Plain language summary
A novel coronavirus named SARS-CoV-2, causing COVID-19, emerged in late 2019. The prognosis of COVID-19 has been consistently reported to worsen with older age, male sex and comorbidities. The aim of this study was to quantify the association between overweight or obesity and COVID-19-related hospitalisations and death, and to assess the magnitude of the association and the potential dose–response relationships. This study is a systematic review and meta-analysis of 208 studies. A total of 3 550 977 participants from over 32 countries were included in this study. Results indicate that being overweight increases the risk of COVID-19-related hospitalisations but not death while obesity and extreme obesity increase the risk of both COVID-19-related hospitalisations and death. In addition, there was a linear dose–response association between obesity categories and COVID-19 outcomes. However, the strength of the association has weakened over time following the pattern of the first wave of COVID-19. Authors conclude that their findings suggest the importance of increased vigilance towards people with excess adiposity. Some preventative measures for this vulnerable group include prompt access to COVID-19 testing and healthcare, as well as prioritisation for COVID-19 vaccination.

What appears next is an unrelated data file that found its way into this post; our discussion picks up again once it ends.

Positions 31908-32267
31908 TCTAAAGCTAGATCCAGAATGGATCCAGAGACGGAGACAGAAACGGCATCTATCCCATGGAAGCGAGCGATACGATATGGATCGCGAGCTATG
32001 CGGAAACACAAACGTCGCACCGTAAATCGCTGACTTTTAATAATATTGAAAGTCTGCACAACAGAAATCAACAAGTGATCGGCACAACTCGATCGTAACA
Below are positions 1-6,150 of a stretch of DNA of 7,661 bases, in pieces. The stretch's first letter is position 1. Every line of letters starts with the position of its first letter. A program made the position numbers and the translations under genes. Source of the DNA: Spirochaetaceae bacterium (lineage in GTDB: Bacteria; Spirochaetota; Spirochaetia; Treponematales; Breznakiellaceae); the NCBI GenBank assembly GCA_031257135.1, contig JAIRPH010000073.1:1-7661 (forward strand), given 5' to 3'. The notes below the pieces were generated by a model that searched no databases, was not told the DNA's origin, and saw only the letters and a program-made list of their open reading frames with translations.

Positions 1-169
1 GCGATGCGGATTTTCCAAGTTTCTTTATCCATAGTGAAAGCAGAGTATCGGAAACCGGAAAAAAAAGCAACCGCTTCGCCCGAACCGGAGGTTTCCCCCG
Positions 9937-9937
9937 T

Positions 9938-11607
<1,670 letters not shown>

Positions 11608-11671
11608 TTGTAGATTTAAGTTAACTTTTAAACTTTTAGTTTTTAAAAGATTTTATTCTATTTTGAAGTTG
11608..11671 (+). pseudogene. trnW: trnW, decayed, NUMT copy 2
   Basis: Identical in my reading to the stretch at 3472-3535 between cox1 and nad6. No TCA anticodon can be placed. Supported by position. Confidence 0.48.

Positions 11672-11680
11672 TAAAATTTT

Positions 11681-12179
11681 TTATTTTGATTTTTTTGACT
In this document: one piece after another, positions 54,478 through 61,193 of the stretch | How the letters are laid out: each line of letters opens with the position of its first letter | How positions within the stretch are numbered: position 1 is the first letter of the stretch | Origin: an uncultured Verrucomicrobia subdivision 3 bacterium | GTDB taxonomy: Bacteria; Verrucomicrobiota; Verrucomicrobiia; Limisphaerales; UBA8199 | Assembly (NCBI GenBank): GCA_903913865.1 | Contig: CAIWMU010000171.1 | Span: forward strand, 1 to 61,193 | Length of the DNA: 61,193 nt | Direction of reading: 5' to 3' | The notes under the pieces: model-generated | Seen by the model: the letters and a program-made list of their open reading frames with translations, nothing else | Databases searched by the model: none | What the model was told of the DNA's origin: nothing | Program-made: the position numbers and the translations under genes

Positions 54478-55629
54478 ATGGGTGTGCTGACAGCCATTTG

Objective: To quantify the current weight of evidence of the association between overweight and obesity as risk factors for COVID-19-related hospitalisations (including hospital admission, intensive care unit admission, invasive mechanical ventilation) and death, and to assess the magnitude of the association and the potential dose-response relationships. Design: PubMed, Embase, Cochrane, Web of Sciences, WHO COVID-19 database and Google Scholar were used to identify articles published up to 20 July 2021. Peer-reviewed studies reporting adjusted estimates of the association between overweight or obesity and COVID-19 outcomes were included. Three authors reviewed the articles and agreed. The quality of eligible studies was assessed using the Newcastle-Ottawa Quality Assessment Scale. Random-effects meta-analysis was used to estimate the combined effects. Results: A total of 208 studies with 3 550 997 participants from over 32 countries were included in this meta-analysis. Being overweight was associated with an increased risk of COVID-19-related hospitalisations (OR 1.19, 95% CI 1.12 to 1.28, n=21 studies), but not death (OR 1.02, 95% CI 0.92 to 1.13, n=21). However, patients with obesity were at increased risk of both COVID-19-related hospitalisations (OR 1.72, 95% CI 1.62 to 1.84, n=58) and death (OR 1.25, 95% CI 1.19 to 1.32, n=77). Similarly, patients with extreme obesity were at increased risk of COVID-19-related hospitalisations (OR 2.53, 95% CI 1.67 to 3.84, n=12) and death (OR 2.06, 95% CI 1.76 to 3.00, n=19). There was a linear dose-response relationship between these obesity categories and COVID-19 outcomes, but the strength of the association has decreased over time. Conclusion: Being overweight increases the risk of COVID-19-related hospitalisations but not death, while obesity and extreme obesity increase the risk of both COVID-19-related hospitalisations and death. These findings suggest that prompt access to COVID-19 care, prioritisation for COVID-19 vaccination and other preventive measures are warranted for this vulnerable group.